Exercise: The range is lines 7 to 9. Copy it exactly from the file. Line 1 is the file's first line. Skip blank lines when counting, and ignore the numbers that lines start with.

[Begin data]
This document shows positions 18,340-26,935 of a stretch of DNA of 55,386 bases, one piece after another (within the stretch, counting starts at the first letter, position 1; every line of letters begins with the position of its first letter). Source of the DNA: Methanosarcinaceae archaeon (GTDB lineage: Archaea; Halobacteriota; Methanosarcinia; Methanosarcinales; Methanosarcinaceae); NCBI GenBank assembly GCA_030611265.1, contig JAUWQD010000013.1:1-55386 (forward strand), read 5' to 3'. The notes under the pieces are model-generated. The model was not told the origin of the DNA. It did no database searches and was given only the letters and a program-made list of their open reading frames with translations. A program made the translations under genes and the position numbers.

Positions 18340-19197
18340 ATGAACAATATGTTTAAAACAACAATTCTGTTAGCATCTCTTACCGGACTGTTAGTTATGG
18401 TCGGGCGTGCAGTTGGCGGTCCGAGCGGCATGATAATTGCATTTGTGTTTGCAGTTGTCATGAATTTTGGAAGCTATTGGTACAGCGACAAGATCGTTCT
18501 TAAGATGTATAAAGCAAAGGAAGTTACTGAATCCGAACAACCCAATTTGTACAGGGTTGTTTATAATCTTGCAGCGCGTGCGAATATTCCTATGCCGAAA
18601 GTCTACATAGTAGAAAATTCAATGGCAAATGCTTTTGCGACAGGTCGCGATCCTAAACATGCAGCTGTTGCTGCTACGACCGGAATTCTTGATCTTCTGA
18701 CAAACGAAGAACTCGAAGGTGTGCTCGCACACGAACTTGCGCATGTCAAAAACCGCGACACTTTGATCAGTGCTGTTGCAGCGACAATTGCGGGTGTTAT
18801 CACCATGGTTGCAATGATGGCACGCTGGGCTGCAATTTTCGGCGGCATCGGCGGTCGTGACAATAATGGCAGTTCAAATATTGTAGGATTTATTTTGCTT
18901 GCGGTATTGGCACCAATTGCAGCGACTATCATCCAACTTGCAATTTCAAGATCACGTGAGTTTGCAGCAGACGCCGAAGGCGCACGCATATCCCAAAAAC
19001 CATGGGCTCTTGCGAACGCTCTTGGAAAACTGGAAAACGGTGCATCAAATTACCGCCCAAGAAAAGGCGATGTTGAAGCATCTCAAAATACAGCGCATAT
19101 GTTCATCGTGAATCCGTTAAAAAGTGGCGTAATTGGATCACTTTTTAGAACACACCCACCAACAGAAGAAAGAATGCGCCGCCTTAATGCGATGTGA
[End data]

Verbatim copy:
18701 CAAACGAAGAACTCGAAGGTGTGCTCGCACACGAACTTGCGCATGTCAAAAACCGCGACACTTTGATCAGTGCTGTTGCAGCGACAATTGCGGGTGTTAT
18801 CACCATGGTTGCAATGATGGCACGCTGGGCTGCAATTTTCGGCGGCATCGGCGGTCGTGACAATAATGGCAGTTCAAATATTGTAGGATTTATTTTGCTT
18901 GCGGTATTGGCACCAATTGCAGCGACTATCATCCAACTTGCAATTTCAAGATCACGTGAGTTTGCAGCAGACGCCGAAGGCGCACGCATATCCCAAAAAC